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LiDAR: Key Enabler for Safe Autonomy

AEye’s modular architecture enables seamless, cost-effective 360° coverage around the vehicle.

LiDAR: Key Enabler for Safe Autonomy

Reuters Events’ Car of the Future 2021 Webinar, Q&A

Recently, AEye Co-Founder, GM of ADAS and VP of Corporate Development, Jordan Greene, Continental’s VP and Head of LiDAR, Dr. Gunnar Juergens, and former General Motors CTO and GM Ventures President, Jon Lauckner, took part in a Reuters Events’ Car of the Future webinar to discuss LiDAR as the key enabler for safe autonomy. The panel looked at economic drivers for Level 2+ to Level 5 autonomy, use cases for automotive LiDAR, as well as implementation strategies and requirements, with a focus on software-driven LiDAR.

The 45-minute panel generated so much interest and discussion, the allotted time didn’t allow for AEye to answer all of the audience questions. Therefore, we’ve taken the liberty of packaging the questions into a few categories, and answering them here.

If you have any further questions, please feel free to reach out to

Q: Why LiDAR, now? Where are the immediate opportunities?

A: Automakers are ready to deploy higher levels of autonomy (i.e., ADAS features), and to do so safely requires LiDAR. Cameras have great resolution and color information, but are limited in certain lighting conditions, as well as with the approximation of range. Meanwhile, radar has good performance in poor weather conditions, but doesn’t provide sufficient resolution at range, nor deal well with the certainty of objects’ locations due to multi-path. LiDAR fills in these performance gaps, and is the only deterministic sensor that can provide absolute certainty that an object is in your way, so that the car’s path-planning system can make the safest driving decision.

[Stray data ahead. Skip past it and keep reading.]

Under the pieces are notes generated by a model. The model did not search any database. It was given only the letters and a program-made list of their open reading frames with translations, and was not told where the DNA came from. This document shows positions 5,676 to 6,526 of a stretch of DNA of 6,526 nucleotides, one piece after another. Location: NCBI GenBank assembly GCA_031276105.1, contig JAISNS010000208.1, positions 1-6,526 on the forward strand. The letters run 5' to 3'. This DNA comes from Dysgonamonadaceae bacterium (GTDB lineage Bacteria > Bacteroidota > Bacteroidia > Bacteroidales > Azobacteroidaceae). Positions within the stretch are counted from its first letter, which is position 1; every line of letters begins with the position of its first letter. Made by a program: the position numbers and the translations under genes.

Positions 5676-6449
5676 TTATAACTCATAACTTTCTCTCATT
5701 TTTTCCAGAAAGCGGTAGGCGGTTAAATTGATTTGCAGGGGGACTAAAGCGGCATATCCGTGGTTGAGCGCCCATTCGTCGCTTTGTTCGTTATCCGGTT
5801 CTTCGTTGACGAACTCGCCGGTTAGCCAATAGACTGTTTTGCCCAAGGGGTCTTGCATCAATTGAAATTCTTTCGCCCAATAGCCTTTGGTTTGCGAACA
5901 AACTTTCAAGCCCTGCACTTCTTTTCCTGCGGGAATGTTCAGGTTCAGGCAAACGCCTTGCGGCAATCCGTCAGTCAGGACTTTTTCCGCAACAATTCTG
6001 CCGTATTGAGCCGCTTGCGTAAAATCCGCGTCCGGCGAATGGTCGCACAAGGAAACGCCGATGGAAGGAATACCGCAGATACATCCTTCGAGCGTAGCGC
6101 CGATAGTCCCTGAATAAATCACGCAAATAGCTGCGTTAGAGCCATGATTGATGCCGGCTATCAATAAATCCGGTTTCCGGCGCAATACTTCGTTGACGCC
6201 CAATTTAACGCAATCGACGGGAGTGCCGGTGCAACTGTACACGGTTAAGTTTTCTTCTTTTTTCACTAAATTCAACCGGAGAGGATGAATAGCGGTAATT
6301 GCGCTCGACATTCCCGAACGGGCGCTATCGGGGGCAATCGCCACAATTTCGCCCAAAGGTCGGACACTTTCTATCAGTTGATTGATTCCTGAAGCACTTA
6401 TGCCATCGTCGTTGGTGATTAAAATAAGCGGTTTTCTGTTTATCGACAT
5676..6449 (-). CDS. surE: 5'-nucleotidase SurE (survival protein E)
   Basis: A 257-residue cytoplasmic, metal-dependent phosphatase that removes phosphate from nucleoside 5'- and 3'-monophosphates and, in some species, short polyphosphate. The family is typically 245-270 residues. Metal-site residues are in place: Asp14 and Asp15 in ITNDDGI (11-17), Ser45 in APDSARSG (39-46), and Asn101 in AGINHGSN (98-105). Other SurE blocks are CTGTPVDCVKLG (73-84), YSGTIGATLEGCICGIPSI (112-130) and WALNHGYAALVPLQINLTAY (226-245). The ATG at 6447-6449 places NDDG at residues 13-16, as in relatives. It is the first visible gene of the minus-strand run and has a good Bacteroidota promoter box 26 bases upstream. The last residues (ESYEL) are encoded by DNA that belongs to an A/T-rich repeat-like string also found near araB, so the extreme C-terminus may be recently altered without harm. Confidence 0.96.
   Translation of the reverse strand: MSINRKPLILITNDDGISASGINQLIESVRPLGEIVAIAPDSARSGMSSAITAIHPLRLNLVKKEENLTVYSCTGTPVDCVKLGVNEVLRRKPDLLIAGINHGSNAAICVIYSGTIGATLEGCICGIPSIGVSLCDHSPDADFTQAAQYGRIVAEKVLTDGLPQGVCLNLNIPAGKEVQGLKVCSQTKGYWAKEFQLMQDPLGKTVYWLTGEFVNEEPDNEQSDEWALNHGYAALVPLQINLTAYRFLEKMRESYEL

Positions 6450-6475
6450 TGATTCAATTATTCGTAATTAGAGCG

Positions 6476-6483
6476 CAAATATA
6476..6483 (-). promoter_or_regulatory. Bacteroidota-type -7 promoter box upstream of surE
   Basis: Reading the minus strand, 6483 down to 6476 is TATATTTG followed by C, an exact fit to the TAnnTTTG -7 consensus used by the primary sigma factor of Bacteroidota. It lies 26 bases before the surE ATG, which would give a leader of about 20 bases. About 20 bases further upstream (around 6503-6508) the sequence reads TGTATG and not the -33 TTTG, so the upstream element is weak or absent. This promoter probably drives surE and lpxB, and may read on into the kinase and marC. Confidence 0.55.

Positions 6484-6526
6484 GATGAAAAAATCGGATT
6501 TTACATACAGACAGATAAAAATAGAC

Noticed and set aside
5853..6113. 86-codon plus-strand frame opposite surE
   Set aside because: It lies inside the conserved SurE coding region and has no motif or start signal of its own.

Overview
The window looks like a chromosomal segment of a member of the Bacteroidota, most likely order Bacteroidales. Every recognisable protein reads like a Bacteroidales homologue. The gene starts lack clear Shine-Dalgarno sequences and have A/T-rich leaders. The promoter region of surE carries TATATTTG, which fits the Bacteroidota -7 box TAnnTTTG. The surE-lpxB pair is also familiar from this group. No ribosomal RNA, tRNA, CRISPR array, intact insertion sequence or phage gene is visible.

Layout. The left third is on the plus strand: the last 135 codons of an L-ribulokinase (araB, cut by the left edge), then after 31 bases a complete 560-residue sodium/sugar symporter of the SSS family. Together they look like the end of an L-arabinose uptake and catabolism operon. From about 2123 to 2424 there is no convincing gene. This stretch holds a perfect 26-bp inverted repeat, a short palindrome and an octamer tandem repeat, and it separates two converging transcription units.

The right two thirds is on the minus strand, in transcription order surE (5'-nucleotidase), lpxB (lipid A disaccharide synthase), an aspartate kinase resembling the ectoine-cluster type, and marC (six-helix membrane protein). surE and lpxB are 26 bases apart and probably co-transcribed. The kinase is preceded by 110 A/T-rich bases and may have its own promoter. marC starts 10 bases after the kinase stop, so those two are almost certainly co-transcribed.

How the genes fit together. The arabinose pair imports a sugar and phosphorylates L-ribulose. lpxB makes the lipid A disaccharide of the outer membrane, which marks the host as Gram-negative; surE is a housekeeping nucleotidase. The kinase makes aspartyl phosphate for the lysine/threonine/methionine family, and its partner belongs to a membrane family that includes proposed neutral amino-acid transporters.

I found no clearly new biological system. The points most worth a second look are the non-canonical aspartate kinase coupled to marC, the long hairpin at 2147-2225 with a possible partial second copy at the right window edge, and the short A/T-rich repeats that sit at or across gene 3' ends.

Q: Have we reached the right blend of cost-performance?

A: LiDAR has seen a massive price drop in the past three years, and as we see the automotive market ramp up production volume, we’ll continue to see cost-downs and economies of scale that will parallel that of radar. So, yes, we think we’ve reached the right level of cost-performance, as we see the technology improving and costs dropping to $100-$1000 for ADAS deployments.

Q: At what level of autonomy is LiDAR needed?

A: LiDAR is always additive because it’s the only sensor able to provide accurate 3D depth measurement, and it will always result in better outcomes. Currently, almost the entire automotive industry sees LiDAR as critical to unlocking safe Level 3+ autonomy — and an essential component of many safety-oriented L2+ ADAS features.

Q: Is there a “game-changing” L2+/2++ application?

A: We believe applications like “Highway Pilot” will be very desirable for automakers and consumers. In fact, in a recent LinkedIn Poll, AEye asked followers which ADAS feature they would most like to have in their next car, and the overwhelming majority — 53% — chose Highway Pilot. The AEye sensor’s ability to detect small objects at range and at high speed makes our technology a great fit for this “game-changing” application.

Q: Where is the opportunity outside of passenger cars?

A: Although automotive and trucking are front-runners, we believe LiDAR will be in everything that moves. Expect to see it play an integral role in markets such as off-highway, ITS, aerospace, and rail — and AEye will be powering many of those solutions.

Q: What problem can LiDAR solve for L2+ that a low cost radar or camera can not?

A: LiDAR is a deterministic sensor that works in all lighting conditions with resolution at range capabilities. Therefore, it can solve corner cases that radar struggles with, such as determining a small object’s height in the road to determine the vehicle’s best course of action (i.e., drive over or maneuver safely around). Cameras are also great sensors, but are unable to see in conditions such as bright, direct sunlight or dim sunlight. They also cannot determine distance or size of an object with the same reliability of LiDAR.

Q: AEye’s approach to controllable sensors is an excellent vision for intelligent coordination, and even sensor-queuing. When might the automotive industry first demonstrate or deploy this (beyond the mode changes of today’s radars)?

A: AEye has multiple co-development and industrialization partnerships with automotive Tier 1s, such as Continental, who are integrating these sensors into vehicles in volume starting in 2024 for OEMs globally. Industrial markets will see deployments earlier than this.